Tuesday, March 6, 2018


Having built a model railroad for operations, I find it useful to mark milestone sessions such as the just-completed twenty-fifth such session.  It has taken a little less than three years to reach this milestone.  My position in the Portland-based operating layout rotation (First Saturday of a month) results in a number of bye-months due to holidays and other interruptions.  Still, I have held a fairly steady pace of operating sessions on my railroad.  Each session prompts further improvement and motivates me to keep working toward fleshing out the railroad.

Over the past year, I introduced a train line-up scheme that attempts to model the twenty-four hour a day operation of a real railroad.  From my master daily line-up, I begin building the next session’s line-up where we left off from the previous session.  I always plan more trains than we typically run.  We usually stop with one or two trains out on the railroad yet.  That provides immediate work for crews when we resume—work that does not require yard activity to get rolling.

The RR-Westbound EUOAY (Eugene to Oakland mixed manifest) meets the RVEUE (Roseville to Eugene Empties—an “XMUG”) at Cruzatte.  The EUOAY began the session at Oakridge, ready to have its helper added.  The RVEUE was the first train RR-Eastbound out of Crescent Lake.

Moving to a twenty-four-hour line-up also spaced-out the local freights.  These locals need to be sequenced, particularly in the Springfield area, to keep the railroad fluid.  Three locals work around Springfield.  Two of them need the depot and drill tracks to do their work.  The third uses the siding on the other side of the mainline.  Spacing these out resolves the conflicting use of the depot and drill track and keeps at least one track available in addition to the mainline for meets.  My condensation of the actual Cascade Line removed the Judkins siding, located between Eugene (depot) and Springfield.  Keeping another track available at Springfield restores this vital safety valve for entry and exit from the Eugene terminal.  For further understanding of these tracks, take a look at the track schematics via the tab at the top of the blog page. 

Nineteen operators joined me for this session, a typical crew size.  Two operators were new to the railroad, so they were paired with experienced operators on trains.  The rest of the trains had single engineer-conductors plus the Eugene Yard crew and dispatching crew.  In addition to the session “Trick” Dispatcher, we use an Assistant Chief Dispatcher/Crew Caller (ACD).  The ACD calls the crews and manages the calling up and departures of trains.  This is a role often filled by a layout owner, but we have found my attention becomes focused on dealing with minor “crises” on the railroad, so the ACD keeps the railroad rolling.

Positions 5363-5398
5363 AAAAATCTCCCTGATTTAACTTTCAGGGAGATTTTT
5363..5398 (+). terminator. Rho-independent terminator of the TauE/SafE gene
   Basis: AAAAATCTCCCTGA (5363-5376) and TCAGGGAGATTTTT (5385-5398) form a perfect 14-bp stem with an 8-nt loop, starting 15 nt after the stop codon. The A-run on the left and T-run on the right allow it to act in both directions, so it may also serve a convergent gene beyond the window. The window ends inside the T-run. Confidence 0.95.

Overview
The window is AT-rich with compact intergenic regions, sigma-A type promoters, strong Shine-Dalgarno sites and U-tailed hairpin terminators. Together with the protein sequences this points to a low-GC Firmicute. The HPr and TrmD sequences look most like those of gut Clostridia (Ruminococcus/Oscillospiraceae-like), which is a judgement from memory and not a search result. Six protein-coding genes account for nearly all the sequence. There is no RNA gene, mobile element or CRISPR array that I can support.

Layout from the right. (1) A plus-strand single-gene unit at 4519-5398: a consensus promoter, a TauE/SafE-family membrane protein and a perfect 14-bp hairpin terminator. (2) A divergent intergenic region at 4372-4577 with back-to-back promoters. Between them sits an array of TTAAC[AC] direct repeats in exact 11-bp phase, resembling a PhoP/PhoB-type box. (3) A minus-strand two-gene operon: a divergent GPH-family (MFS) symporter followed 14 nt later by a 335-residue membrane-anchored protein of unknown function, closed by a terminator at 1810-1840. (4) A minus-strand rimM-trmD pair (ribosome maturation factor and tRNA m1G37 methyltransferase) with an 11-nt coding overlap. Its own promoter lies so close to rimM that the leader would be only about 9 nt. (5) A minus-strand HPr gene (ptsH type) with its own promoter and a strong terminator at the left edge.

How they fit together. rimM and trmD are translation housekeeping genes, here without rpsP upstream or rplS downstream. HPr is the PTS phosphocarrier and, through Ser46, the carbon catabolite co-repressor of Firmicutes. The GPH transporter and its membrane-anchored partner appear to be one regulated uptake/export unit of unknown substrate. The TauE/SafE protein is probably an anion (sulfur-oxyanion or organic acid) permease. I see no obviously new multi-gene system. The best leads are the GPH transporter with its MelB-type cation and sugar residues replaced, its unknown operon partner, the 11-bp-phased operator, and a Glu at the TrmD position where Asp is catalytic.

John B-1. occupies “The Big Chair” as the session “Trick” Dispatcher.  Tools of his trade include a magnetic schematic of the railroad, a Train Sheet, a Block Authority Sheet, the clock, and a radio.  It is useful to have the Dispatcher located in a room that can be closed off from the noise and chaos of a railroad at work.

The primary Eugene Yard crew.  Jim M., in the far distance is departing with the Marcola Turn from one of the “City Yard” tracks in front of the depot.  Yardmaster Scott B. is tasking West Switcher John B-2. With classification work while East Switcher Craig L. is moving toward his end of the yard (right).

Santa Clara Tower Operator Vic N. is back in the hole for the Eugene Engine Facility while Road Engineer Rodger C. prepares to depart with the BROAT (Brooklyn—Portland to Oakland Trailers).  Crescent Lake, the RR-West end of my railroad is overhead.

A feature of this particular session was a fleet of three trailer trains which departed Eugene starting with the first around midnight on the fast clock.  The Dispatcher needed to clear the way for these high-priority trains.  This also provided me with some good “railfanning.”  The trailer trains have their helpers added on the point—the front of the train, per railroad rules for trains with 89-foot cars.  Other trains have their helpers added mid-train, about two-thirds of the way back for the current era on my railroad (1984). 

Rodger C. and his Conductor Craig P. have escaped Eugene and are rounding the turn-back curve with my Marcola Branch out of Springfield on the inside.  Those autoracks and trailer-on-flatcar at the front of the train will demand a point helper at Oakridge.

The BRLAT (Brooklyn to Los Angeles Trailers) is crossing Noisy Creek and headed into my Tunnel Nine and into Cruzatte as crew-members (David L., Pete H., and Dave C.) converse.  The BRLAT was the first of the RR-West fleet of priority trains.  Even a priority train has a slow grind up the Hill.

The BROAT has made it to McCredie Springs.  This was the second priority train headed RR-West.  Rodger C. and Mike B. are the Engineers (Mike has the point helpers).  Conductor Craig P. is copying orders from the Dispatcher.

The CZLAT (Crown Zellerbach to Los Angeles Trailers—a train focused on Crown-Zellerbach paper products) rounds the curve at Westfir, crosses the bridge over the North Fork of the Willamette River and is about to plunge into Tunnel 22 and into Oakridge.  Engineer Rick A. and Conductor Mark K. control this train.  Behind them is ACD Rick K. talking with the crew of a RR-East train held at Wicopee (Conductor Bill M. on the platform), awaiting passage of the RR-West parade of priority trains. 

The CZLAT now has a helper and is rounding the curve over Salt Creek Trestle—a prime railfan moment!

As I fill in my railroad with the trestles, tunnels and now terrain, it is feeling more and more like the Cascades.  My dream is becoming a reality.

1 comment:

  1. I'm looking forward to seeing and operating this in person!